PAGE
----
The United States Mint has under consideration six different
multicoin options to mark the 50th anniversary of the Kennedy half
dollar in 2014.
Among the possibilities, from which two options could be selected,
is a four-coin set containing Reverse Proof 2014 90 percent silver
half dollars struck at each of the four production facilities, in
Philadelphia, San Francisco, Denver and West Point.
Mint officials are also considering a second four-coin option, two
three-coin options and two two-coin options.
All the ideas suggested would include an informational booklet
tracing the history of the Kennedy half dollar, which was authorized
by Congress slightly more than a month after the Nov. 22, 1963,
assassination of President John F. Kennedy.
The four-coin set is one of several options referenced in a
Kennedy Half Dollar Special Set Survey launched April 11 by the U.S.
Mint’s internal market research team in conjunction with the Mint’s
research partner, National Analysts Worldwide, headquartered in Philadelphia.
Tom Jurkowsky, the U.S. Mint’s director of the Office of Public
Affairs, said April 18 that the survey is being conducted among both
customers and noncustomers to obtain feedback about several Kennedy
half dollar set options under consideration.
“The options ... are just that — options that we are researching
in an effort to get feedback,” Jurkowsky said. “There’s no guarantee,
of course, that any of these would interest customers. We are
contemplating on producing two sets — high-end and low-end — with
various coin combinations. We really need to see the feedback before
we commit ourselves to a given direction.”
In addition to the possible four-coin set of Reverse Proof coins,
other options under consideration are:
➤ A four-coin set containing three Proof copper-nickel clad half
dollars (one each from the West Point, Philadelphia and Denver Mints)
plus one 90 percent silver Reverse Proof half dollar from the San
➤ A three-coin set containing one copper-nickel Proof half dollar,
one copper-nickel clad Reverse Proof coin, and one copper-nickel clad
Uncirculated half dollar. Each would bear a Mint mark (P, D, W or S)
reflecting where it is minted, although final decisions on minting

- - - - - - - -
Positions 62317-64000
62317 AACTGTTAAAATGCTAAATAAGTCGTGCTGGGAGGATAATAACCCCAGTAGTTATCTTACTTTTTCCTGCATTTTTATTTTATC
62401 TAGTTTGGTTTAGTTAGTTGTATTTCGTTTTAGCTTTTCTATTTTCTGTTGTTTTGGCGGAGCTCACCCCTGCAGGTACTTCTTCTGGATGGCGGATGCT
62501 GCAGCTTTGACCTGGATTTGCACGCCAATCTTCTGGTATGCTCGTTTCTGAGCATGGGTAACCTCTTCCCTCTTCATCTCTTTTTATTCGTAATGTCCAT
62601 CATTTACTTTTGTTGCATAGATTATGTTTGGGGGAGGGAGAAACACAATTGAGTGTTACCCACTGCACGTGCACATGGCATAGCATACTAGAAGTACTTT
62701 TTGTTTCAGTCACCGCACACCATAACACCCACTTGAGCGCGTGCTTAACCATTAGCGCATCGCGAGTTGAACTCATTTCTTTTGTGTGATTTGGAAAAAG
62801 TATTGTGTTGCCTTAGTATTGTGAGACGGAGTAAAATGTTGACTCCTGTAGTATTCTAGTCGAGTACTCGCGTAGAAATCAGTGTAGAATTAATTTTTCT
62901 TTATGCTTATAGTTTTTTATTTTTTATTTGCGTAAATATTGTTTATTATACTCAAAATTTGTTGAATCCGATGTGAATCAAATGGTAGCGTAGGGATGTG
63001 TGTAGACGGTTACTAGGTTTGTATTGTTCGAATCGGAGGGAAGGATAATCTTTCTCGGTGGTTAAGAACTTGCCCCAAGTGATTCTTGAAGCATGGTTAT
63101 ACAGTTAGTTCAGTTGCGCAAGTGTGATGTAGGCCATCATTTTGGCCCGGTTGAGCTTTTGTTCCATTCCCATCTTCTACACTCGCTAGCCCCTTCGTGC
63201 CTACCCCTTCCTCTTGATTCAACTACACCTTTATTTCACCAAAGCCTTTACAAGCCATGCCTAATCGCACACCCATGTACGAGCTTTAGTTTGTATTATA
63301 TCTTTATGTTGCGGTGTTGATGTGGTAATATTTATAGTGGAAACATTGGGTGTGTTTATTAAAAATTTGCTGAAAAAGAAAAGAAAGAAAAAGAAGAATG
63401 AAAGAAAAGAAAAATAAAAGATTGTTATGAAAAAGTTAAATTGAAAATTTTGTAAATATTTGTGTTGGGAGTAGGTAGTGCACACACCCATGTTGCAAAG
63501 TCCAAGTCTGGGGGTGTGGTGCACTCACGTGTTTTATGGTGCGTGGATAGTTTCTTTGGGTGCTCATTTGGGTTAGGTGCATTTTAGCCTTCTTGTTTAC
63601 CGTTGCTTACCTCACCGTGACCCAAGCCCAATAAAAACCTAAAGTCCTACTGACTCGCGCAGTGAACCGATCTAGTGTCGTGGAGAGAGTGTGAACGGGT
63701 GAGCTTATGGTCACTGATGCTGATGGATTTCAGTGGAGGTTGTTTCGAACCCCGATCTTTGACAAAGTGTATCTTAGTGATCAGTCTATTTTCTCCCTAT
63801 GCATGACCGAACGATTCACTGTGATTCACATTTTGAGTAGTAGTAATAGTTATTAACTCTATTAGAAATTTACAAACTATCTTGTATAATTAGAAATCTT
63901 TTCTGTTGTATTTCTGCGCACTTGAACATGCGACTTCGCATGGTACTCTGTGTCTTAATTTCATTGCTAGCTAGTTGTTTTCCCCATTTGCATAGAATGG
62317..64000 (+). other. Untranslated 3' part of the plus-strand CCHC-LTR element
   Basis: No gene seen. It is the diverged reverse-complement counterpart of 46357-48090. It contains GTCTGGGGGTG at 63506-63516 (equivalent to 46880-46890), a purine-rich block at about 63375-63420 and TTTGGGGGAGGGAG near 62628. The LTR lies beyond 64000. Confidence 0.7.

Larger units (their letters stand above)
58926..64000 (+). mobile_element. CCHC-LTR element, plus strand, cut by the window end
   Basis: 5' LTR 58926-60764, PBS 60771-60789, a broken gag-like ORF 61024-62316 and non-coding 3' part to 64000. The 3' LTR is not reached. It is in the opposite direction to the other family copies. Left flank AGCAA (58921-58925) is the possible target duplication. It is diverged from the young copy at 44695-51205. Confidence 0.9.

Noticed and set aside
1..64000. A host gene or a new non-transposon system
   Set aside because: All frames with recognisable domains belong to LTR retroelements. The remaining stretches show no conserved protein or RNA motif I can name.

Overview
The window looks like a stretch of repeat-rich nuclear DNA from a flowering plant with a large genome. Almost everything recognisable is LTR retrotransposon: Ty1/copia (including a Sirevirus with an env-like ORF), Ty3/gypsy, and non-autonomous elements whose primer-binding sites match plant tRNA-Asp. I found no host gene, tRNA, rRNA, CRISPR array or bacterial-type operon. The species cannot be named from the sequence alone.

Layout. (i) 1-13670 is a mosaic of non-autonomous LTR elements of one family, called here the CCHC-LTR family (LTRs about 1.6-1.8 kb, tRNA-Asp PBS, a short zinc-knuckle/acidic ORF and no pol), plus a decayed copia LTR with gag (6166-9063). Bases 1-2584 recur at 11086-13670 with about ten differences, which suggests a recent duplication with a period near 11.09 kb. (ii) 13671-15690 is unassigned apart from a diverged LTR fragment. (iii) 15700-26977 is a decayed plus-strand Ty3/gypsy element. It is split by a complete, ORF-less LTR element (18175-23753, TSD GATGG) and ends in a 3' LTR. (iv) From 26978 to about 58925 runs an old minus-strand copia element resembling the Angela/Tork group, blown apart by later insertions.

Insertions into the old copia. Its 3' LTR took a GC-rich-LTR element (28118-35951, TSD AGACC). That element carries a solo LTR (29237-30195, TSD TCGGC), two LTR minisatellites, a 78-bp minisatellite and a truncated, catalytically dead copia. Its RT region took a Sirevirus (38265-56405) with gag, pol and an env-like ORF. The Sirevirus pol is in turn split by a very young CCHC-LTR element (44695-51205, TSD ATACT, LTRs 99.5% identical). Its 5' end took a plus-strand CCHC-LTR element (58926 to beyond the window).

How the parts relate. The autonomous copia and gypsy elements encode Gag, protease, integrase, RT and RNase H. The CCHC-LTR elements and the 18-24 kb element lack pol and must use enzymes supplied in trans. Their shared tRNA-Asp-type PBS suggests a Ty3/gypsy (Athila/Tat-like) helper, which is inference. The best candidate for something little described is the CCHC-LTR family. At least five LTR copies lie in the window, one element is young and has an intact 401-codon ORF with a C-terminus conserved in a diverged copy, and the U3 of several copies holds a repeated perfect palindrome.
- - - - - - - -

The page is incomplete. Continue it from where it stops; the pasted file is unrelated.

locations haven’t yet been made.
➤ A three-coin set containing one 90 percent silver Proof half
dollar, one 90 percent silver Reverse Proof coin and one 90 percent
silver Uncirculated half dollar. Each would bear a Mint mark (P, D, W
or S) reflecting where it is minted, although final decisions on
minting locations haven’t yet been made.
➤ A two-coin set featuring one Proof copper-nickel clad half
dollar and one Reverse Proof copper-nickel clad half dollar. Each
would bear a Mint mark (P, D, W or S) reflecting where it is minted,
although final decisions on minting locations haven’t yet been made.
➤ A two-coin set featuring one Proof 90 percent silver half dollar
and one Reverse Proof 90 percent silver half dollar. Each would bear a
Mint mark (P, D, W or S) reflecting where it is minted, although final
decisions on minting locations haven’t yet been made.
Legislation introduced to authorize production of the Kennedy half
dollar received congressional approval on Dec. 30, 1963, and was
quickly signed into law by President Lyndon B. Johnson.
Even before the coin was authorized, work was already under way on
coinage dies. Contemplating possible production of the Kennedy half
dollar, U.S. Mint Director Eva Adams had contacted Chief Engraver
Gilroy Roberts about the pending legislation.
For the half dollar obverse, Roberts modified his portrait of
Kennedy that the engraver had executed for the Kennedy medal in the
Mint’s Presidential Series. Assistant Engraver Frank Gasparro worked
on modifications to the reverse of the same medal, featuring the
presidential seal, for adaptation on the coin’s reverse.
The quick modifications to existing designs permitted the
completion of the first dies on Jan. 2, 1964.
The initial production comprised Proof versions struck at the
The first Kennedy half dollars intended for circulation were
struck in 90 percent silver at the Denver Mint on Jan. 30, 1964.
The Philadelphia Mint began execution of its first production for
circulation the following week.
The Treasury Department made the circulating coins available to
the public beginning on March 24, 1964. ■